Why ‘American Horror Story: 1984’ May Suffer at the Hands of Ryan Murphy

If you’re thinking, “There’s no way I read that headline correctly,” be aware that this piece will not dare to suggest a lack of ingenuity or a decline in creative prowess on Ryan Murphy’s behalf; the well has not run dry…it just may noe be reserved for American Horror Story: 1984.

The man responsible for gifting audiences with Pose, AHS, and Glee is deserving of all the hype his name now carries, for he continues crafting content in unexplored grounds – taking risks with his characters, themes, and plots – and captivating audiences at every turn.

Ryan Murphy
Ryan Murphy | Photo by Vera Anderson/WireImage

This piece will dare to imply that the voracious screenwriter, director, and producer may have bitten off more than he could chew. Ryan Murphy has been pumping out AHS seasons with fervor for the past eight years – some exceptional, others misguided, yet all explorative and socially relevant. 

Ryan Murphy’s career virtually leaped into action circa 2009. Prior to Glee, Murphy worked in an uncredited capacity for HBO’s The Normal Heart, penned a few episodes for different shows, and a screenplay here or there. However, his demand reached unforeseen heights with Glee. 

From Scream Queens to Feud: Bette and Joan, Murphy not only creates unique content, but he also frequently pens roles for older women in Hollywood, proving that society is still interested in their journeys, hurdles, and emotional tribulations. He’s a strong force in Hollywood, using his name recognition to take a stance for a cause that matters. However, he may be taking on too many projects in the process.

Ryan Murphy has several projects in the works, and ‘American Horror Story: 1984’ may take a backseat as a result 

According to IMDb, Ryan Murphy has been and will continue to be quite the busy bee. Hollywood, 9-1-1: Lone Star, and the Consent are currently in pre-production, while filming has begun on The Politician.

Ratched will come to Netflix, with Cynthia Nixon and Sharon Stone in 2019, and Pose is set to return as well. And finally, we must not forget two of Murphy’s most highly-anticipated and recently announced films on the horizon: The Prom and The Boys in the Band have both been confirmed as part of Murphy’s deal with Netflix.

Ryan Murphy will work alongside Meryl Streep, Nicole Kidman, Matt Bomer, James Corden, Andrew Rannels, Jim Parsons, Ariana Grande, and more as part of the several projects mentioned above. Set to work with stars he’s never worked alongside, Murphy will want to bring his A-game, and prove he’s got what it takes to get them back, should another appropriate project ever arise.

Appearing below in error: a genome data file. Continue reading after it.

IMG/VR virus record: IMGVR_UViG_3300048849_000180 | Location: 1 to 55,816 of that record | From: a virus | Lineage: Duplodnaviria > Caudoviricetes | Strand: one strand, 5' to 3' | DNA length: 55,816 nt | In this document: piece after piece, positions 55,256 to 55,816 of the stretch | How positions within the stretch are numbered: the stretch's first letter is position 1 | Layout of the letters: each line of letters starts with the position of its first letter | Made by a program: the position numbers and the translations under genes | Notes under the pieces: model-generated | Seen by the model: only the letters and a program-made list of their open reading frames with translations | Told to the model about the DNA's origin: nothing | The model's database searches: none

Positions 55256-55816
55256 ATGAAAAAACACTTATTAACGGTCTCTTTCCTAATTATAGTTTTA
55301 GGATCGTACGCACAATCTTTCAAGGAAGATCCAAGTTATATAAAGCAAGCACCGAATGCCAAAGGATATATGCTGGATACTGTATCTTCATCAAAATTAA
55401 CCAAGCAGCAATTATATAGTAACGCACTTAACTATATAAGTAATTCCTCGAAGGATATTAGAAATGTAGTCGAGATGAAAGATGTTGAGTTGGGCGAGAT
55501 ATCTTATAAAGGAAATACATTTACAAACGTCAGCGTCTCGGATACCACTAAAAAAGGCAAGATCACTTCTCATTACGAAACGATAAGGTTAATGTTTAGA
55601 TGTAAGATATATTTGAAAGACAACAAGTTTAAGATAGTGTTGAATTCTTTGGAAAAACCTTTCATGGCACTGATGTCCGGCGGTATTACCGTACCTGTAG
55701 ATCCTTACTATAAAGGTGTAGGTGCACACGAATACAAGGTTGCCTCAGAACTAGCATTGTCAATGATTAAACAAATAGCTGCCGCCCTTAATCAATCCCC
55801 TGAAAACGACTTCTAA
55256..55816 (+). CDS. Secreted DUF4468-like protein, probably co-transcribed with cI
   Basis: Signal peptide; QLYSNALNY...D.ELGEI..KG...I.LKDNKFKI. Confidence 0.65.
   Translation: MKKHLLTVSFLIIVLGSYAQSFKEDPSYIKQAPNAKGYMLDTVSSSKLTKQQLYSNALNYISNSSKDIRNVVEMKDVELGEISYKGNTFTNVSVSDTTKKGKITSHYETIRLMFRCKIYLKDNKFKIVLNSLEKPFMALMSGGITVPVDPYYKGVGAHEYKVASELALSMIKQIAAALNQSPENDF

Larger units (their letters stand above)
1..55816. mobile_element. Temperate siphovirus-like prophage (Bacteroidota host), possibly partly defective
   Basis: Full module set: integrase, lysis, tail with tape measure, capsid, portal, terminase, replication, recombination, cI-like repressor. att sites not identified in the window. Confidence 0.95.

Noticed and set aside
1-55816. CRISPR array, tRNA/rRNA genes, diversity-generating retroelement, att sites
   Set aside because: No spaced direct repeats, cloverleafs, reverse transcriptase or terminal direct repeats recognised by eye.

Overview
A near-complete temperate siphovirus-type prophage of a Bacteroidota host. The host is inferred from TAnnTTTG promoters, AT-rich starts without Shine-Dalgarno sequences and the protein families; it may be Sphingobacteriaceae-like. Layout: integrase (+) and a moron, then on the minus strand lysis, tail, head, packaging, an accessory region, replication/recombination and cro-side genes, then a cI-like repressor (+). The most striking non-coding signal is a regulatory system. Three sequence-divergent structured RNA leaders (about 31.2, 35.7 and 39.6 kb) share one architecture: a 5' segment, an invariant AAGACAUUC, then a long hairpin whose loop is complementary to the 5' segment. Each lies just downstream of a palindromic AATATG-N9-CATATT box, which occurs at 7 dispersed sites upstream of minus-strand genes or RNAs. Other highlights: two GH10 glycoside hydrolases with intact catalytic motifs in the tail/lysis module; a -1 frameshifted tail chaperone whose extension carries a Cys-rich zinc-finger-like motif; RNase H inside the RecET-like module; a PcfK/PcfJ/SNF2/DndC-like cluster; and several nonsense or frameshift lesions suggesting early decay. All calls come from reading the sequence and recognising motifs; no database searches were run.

From the sheer number of projects he will be working on simultaneously to the new talent he will direct, AHS may take a backseat, and get tagged “the show that can handle it.”

Season 9 of ‘American Horror Story’ may suffer because it can afford to

Unfortunately, American Horror Story has such a loyal fanbase that it can jump back from a weak season and, if Murphy’s attention is somewhere else, he may have dropped the ball when it comes to one of the shows that helped pave the way for his success. Further, with season ten already announced, he will preserve the chance to go out with a bang regardless of this season’s performance. 

This is not to argue that Murphy will get lazy; rather, his attention may be turned towards the “new and shiny” projects, gleaming with potential, as opposed to the one that already boasts a steady and predictable following.

American Horror Story is one of Murphy’s wheelhouses, it’s one of his pride and joys, but that may not be enough to keep the show at the forefront of his mind. With his new projects coming up, he has a chance to prove competence in areas he has yet to shine in. And – when it comes to Hollywood – versatility speaks volumes. One bad season of AHS for an Oscar win or two may be the likely trade-off.